Jason and I went to college together — that’s how we first met. I moved down to Texas and then was able to, several years later, convince him to quit his nice telecom job and start a chemistry research and development lab. Our lab did contract research for the pharmaceutical industry. We ran that business for six years, until we saw an exit point. We got offered for someone to buy the business, so we sold it and eventually moved on to the athletic stuff, and the engraving stuff came later. In all the businesses that we’ve done, we’ve always been business partners together. We’ve been working together for almost 15 years. I think that’s a good sign of a relationship that works well together.
*In what ways would you say you and Jason balance each other out to run your business?
We bring different strengths and weaknesses to the table. Where all this lays out really depends on the particular business. With Enduramark, Jason is not a chemist by training, but he has an accounting and finance background. Jason handles the financial aspects of the business, and I would say is the more pragmatic of the two of us.
Sometimes when you’re in the mindset of innovation and inventing products, you can come up with nice ideas that have no commercial value. It’s good to have somebody who sits relatively outside of the research and development realm of Enduramark to look at stuff objectively and say, “Okay, this is a good idea,” or, “That’s a nice idea, but I think there’s probably six people in the world that would want to buy it.” Jason has a good hand in that aspect of the business as well, but it depends on the business we run. I may be the one that puts on the brakes on certain things; it depends on the particular situation.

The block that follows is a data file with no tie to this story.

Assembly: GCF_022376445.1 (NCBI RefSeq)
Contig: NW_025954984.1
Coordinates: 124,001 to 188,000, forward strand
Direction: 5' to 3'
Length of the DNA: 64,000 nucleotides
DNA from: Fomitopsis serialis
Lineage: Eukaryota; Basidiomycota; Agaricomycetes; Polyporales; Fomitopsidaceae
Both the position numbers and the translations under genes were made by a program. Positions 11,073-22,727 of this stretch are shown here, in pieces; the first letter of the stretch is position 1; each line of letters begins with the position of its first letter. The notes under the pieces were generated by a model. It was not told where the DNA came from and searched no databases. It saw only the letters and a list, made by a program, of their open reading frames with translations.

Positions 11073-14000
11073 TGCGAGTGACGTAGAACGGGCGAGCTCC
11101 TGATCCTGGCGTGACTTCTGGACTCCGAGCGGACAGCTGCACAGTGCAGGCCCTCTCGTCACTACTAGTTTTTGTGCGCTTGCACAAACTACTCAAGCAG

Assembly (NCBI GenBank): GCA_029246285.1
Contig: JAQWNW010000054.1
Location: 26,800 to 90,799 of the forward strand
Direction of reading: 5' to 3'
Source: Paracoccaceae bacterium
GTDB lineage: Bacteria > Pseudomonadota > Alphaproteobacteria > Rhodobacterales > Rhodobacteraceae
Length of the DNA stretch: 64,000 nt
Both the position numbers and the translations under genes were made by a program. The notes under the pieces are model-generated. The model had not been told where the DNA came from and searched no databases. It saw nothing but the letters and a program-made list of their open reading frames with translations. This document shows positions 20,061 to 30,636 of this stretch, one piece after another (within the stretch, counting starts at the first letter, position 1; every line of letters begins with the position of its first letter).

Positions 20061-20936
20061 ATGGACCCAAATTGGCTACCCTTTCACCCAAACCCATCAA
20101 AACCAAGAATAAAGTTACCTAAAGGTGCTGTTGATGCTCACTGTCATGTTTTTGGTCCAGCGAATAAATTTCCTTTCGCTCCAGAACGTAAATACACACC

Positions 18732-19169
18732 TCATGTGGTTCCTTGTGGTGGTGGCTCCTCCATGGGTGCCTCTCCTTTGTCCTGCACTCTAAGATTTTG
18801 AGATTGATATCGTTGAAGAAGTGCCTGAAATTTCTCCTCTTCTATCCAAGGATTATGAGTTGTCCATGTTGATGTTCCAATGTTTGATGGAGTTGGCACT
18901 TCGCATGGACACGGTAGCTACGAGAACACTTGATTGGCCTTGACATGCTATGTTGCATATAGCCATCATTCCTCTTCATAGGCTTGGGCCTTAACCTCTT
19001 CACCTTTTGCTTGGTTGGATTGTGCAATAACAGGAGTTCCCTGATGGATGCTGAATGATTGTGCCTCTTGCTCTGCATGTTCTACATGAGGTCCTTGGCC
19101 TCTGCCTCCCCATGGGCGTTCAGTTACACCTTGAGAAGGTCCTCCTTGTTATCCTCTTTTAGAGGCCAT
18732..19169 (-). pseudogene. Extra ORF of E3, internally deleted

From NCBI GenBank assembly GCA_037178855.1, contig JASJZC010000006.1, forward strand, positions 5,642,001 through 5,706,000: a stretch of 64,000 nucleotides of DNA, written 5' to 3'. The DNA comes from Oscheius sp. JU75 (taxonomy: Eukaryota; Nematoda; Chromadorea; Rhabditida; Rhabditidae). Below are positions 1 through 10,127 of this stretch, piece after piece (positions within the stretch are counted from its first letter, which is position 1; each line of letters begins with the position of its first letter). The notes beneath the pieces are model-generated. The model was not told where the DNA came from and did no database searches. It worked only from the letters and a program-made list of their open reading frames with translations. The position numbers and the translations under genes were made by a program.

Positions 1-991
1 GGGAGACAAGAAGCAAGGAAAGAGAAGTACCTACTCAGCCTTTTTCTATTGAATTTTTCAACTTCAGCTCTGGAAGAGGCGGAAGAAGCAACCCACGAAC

*What is your philosophy for success?
Every business has problems. It’s rare that you are going to run a business that doesn’t have problems that it faces on a daily, if not weekly, basis. Embrace the problems. I think the people that are most successful don’t necessarily look at these problems as being irritations, but opportunities is how I think of them. For entrepreneurs, it’s how you solve these problems and your ability to do it quickly and efficiently that defines whether or not you’re going to be successful or not successful. One of the things that I’ve learned over the years is you’re never going to have a business that runs 100% smoothly.
Make sure you continuously move forward, and you don’t become complacent. Complacency, I think, is a real danger for most businesses, especially if you have success. It’s easy to think that things aren’t going to change, but the reality is the technology continually changes and the competitors are always looking at ways to compete and beat you.
I think a reasonable amount of paranoia is always good. Make sure you’re prepared for whatever the future holds. Our philosophy in business is generally quite conservative in balancing the risks associated with business...
*What is your favorite aspect of your work?